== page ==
I have written about the recent record renaissance in past reviews — the renewed interest in needle on plastic.
It’s a greatly different way to enjoy music than the various digital options available today. It’s somewhat surprising that young people — yes, millennials — are among those buying vinyl.
But millennials are slowly starting to approach another stage of adulthood. Some of them are in their 30s. The biggest segment of society will soon be having families. They will soon be facing the diseases that plague middle-aged people. They will be fighting time with greater intensity than 20-year-olds.
Biology and chemistry always win.
Society tends to treat millennials like a group of people with everlasting youth. They will constantly be on the cutting-edge of technology. Marketers are always trying to find what they want now.
But perhaps it’s what they will want when they are facing male-pattern baldness and menopause that matters most. What will this large, influential generation want from the world when they have experience and have faced the rigors of the passage of time?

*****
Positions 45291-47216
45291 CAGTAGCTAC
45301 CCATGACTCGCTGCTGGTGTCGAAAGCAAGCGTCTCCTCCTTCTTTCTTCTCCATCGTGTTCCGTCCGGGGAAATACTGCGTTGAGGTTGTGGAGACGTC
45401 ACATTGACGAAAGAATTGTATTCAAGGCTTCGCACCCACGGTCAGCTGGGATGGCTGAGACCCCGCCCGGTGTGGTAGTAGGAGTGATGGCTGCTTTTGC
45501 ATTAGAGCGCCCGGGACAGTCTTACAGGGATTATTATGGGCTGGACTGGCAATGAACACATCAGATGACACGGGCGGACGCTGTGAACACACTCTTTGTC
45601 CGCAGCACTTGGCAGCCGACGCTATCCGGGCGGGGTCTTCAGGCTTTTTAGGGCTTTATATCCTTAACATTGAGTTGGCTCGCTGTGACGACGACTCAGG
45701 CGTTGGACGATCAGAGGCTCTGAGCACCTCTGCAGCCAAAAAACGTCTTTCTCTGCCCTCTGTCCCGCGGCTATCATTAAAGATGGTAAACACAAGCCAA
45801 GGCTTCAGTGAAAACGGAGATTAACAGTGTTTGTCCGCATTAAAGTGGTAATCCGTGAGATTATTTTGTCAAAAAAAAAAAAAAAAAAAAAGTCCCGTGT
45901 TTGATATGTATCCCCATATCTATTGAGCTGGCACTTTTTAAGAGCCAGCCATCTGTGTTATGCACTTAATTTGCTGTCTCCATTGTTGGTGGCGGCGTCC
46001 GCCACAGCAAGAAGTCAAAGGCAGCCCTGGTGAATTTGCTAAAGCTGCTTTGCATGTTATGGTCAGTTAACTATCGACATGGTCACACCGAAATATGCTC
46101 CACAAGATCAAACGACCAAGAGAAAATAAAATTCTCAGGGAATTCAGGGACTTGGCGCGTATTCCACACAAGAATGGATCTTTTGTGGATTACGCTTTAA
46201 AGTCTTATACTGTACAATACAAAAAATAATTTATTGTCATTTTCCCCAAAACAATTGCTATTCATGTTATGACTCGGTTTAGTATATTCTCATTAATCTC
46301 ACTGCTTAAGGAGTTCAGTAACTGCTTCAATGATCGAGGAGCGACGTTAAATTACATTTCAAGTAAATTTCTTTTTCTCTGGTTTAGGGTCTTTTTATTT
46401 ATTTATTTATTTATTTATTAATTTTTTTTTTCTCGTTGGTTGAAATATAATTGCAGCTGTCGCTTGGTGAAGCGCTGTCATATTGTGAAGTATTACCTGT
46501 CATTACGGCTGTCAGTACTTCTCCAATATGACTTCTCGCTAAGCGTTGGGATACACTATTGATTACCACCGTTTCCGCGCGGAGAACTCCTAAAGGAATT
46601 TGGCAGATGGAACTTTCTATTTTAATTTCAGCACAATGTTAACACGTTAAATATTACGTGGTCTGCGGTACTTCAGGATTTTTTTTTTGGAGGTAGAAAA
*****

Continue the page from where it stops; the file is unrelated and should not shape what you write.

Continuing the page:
Maybe they will want records to listen to and a newspaper to read. Maybe they will be the generation that will want to slow down. Will they bemoan the fast-paced lives of their kids and grandkids?
Older people from different generations seem to always have something in common — regardless of technology — and that’s a want for the world to stop spinning so darn fast.
Records are always spinning at the same speed.
(To those born in 1984: Technically millennials [by some metrics] but closer in philosophy to Generation X, these people are in a generational gap. But that’s just a matter of opinion.)